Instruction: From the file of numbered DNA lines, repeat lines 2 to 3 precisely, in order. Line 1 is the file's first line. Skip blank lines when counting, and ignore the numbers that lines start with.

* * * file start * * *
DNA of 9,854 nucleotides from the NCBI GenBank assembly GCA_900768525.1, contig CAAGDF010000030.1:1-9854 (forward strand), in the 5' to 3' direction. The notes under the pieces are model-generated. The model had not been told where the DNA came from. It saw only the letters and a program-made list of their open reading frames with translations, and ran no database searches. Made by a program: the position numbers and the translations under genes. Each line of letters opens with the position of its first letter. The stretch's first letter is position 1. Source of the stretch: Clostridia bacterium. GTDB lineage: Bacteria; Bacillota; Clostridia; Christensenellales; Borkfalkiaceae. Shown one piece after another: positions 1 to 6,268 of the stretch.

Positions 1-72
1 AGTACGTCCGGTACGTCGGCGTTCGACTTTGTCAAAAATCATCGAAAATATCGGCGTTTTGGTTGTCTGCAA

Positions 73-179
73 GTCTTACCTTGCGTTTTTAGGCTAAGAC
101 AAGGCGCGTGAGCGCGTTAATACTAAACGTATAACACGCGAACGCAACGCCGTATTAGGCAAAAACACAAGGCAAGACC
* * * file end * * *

Positions 1-72
1 AGTACGTCCGGTACGTCGGCGTTCGACTTTGTCAAAAATCATCGAAAATATCGGCGTTTTGGTTGTCTGCAA